A lovely 2.5 km walk each way along a pretty promenade with the iconic Umghlanga Lighthouse and the Whale Bone Pier along the way.
This is a great place for jogging and cycling too. Most of the promenade is shaded by canopying trees. There are benches along the way to catch your breath or just sit enjoying the view.
On one side is development including the prestigious Oyster Box and Beverley Hills hotels. On the other side is the ocean, the lighthouse and the pier. Early morning has the benefit of sunrise over the Indian Ocean.
Lush indigenous sand dune type vegetation grows alongside the pretty brick paved route. It is safe as well patrolled by security companies.
The ocean views are good all along this walkway, including, usually many ships on the horizon waiting to go into the Durban harbour.
Stretches from Durban View Road in the south, to just passed Breakers Resort, before the Hawaan Forest.
The uMhlanga Lighthouse was built in 1954 to replace the 1869 Bluff Lighthouse which had deteriorated irreparably. It is picture postcard pretty and as a lighthouse should look.
The Whalebone Pier. This actually is the stormwater outlet for the area, which has affectionately been named the Whalebone Pier.
Walk along the pier for lovely views up and down the coast as well as back towards uMhlanga. There are beautiful works of mosaic art designed originally by architect Jane du Randt which are like decorative Zulu warrior shields.
More detail on the Whalebone Pier design:
This 80 meter long pier was declared as #1 on CNN’s list of the 9 most beautiful piers in the world in 2014, after this network also proclaimed Durban as one of the world’s most underrated cities!
Surprising given this is a concrete and metal structure. Its history is interesting. Needing an effective stormwater outlet well away from the high water mark, the municipalities engineering department approached
Andre Duvenage, of the Architects Collaborative, to undertake the design.
He came up with what from the outside looked like a streamlined trough or shallow boat hull. But it was in fact a double-box section, with two 2.8-metre x 1.6-metre voids to carry the stormwater.
This formed the structural backbone of the pier and takes the water from the culvert to a double-barrelled sea-monster of an outlet mouth, beyond the last column. Here it falls into a natural gully in the surf zone.
If it hasn’t been raining and volumes are low, the water trickles away out of sight, down a tube cast into the final column.
A deck covers the trough and extends outwards at the sides of the pier. This creates a generous walkway, 1.7-metres wider at its end than at the shore. The pier ends with a 7.5-metre cantilevered viewing platform.
The whale-bone pier rests on just six widely-spaced columns. This gives beach goers plenty of room to pass or play beneath.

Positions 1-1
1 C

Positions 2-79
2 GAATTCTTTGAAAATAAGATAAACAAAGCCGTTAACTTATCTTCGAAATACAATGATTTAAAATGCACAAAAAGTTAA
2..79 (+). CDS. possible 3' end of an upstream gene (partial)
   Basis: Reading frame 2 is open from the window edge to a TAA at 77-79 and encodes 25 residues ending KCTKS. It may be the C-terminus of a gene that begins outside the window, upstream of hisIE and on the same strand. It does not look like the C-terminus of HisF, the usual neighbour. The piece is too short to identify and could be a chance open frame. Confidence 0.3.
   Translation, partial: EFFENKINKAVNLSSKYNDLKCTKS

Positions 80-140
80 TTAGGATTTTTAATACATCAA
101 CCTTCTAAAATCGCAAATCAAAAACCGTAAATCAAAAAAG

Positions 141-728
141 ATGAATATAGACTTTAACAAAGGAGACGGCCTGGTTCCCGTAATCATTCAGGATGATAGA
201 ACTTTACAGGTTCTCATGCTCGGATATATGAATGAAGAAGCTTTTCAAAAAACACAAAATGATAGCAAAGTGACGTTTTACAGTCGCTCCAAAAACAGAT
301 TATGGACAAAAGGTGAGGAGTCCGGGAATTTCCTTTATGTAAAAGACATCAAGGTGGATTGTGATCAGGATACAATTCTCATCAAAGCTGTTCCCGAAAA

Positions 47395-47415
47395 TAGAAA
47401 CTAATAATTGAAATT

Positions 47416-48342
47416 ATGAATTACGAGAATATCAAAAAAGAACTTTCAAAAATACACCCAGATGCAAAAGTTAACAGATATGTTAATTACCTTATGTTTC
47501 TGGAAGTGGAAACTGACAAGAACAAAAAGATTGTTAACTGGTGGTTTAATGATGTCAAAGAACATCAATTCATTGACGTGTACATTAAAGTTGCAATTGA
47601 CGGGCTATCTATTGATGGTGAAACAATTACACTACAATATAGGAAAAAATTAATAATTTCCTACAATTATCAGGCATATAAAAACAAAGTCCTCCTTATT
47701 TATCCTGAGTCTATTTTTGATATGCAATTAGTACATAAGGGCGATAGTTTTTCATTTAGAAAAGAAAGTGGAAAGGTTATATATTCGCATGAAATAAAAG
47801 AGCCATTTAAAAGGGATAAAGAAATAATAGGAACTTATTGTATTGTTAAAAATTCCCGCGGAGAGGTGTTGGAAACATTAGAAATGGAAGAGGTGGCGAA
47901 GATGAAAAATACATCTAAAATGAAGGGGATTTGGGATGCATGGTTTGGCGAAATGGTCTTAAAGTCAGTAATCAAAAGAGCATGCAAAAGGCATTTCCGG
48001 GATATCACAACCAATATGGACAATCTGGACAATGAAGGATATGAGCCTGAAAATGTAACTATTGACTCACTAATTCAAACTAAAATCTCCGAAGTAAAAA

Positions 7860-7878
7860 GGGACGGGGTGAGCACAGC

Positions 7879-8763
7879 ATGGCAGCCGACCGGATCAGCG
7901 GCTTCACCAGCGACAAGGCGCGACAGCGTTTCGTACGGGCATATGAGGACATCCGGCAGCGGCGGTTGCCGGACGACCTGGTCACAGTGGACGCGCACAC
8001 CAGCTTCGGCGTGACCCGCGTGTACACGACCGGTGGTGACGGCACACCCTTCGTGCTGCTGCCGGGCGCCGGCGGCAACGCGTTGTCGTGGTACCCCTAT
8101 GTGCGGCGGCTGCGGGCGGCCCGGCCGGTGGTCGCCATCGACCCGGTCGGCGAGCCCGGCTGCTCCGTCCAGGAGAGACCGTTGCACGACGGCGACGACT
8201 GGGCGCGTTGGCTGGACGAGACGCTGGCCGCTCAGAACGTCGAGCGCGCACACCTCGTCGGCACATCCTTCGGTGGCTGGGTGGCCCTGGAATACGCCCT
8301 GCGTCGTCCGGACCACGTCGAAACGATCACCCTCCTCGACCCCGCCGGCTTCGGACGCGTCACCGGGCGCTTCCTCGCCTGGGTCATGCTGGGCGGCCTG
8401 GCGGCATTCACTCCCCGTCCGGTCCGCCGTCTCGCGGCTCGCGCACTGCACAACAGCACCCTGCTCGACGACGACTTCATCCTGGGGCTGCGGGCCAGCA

Beams atop the columns and rib elements wrap around under the trough, extending up to the deck, to stiffen the construction.
At the deck ends of these, Duvenage anchored 16 pairs of masts. Most refer to the mast as the whale-bones, but the architect said it was not as specific as that initially. He was working on a nautical theme and had to mind the carcass of some sea creature. They arch upwards and inward to give the pier another dimension. And they get taller and come closer to touching at their tips, from the base of the pier to its end.
The hollow masts or whale bones were moulded in glass reinforced polyester, which makes them strong and light.
They are also able to withstand the harsh marine environment, which punishes even stainless steel and rusts steel reinforced concrete from the inside out. On that score, the pier has galvanised reinforcing to lengthen its life. A powdered metal pigment gives the whale bones their greeny-bronze hue. It mimics the verdigris you find on weathered copper.
The same basic mould made all the masts, with extensions bolted on for the longer ones. The ribs on the north and south sides of the pier are identical, but flipped around.
The stanchions were made from reinforced polymer concrete and the handrails from extruded glass reinforced plastic.
The pedestrian and decorative lighting, designed by Rob Anderson, use efficient LED technology – at the time new in such applications.
Pigment-coloured concrete screeds and pavers, cobblestones, fossil-imprint details and marine themed edging all add visual interest to the deck.
The work was done by the Civil Engineering & Construction Company Esor who won the SAICE: Durban Branch Award for Technical Excellence for this project.
In the following year, the pier received the Institute of Municipal Engineering in South Africa/Consulting Engineers of South Africa national award in the structures and buildings category.
Design detail taken from articles by uMhlanga Rocks Tourism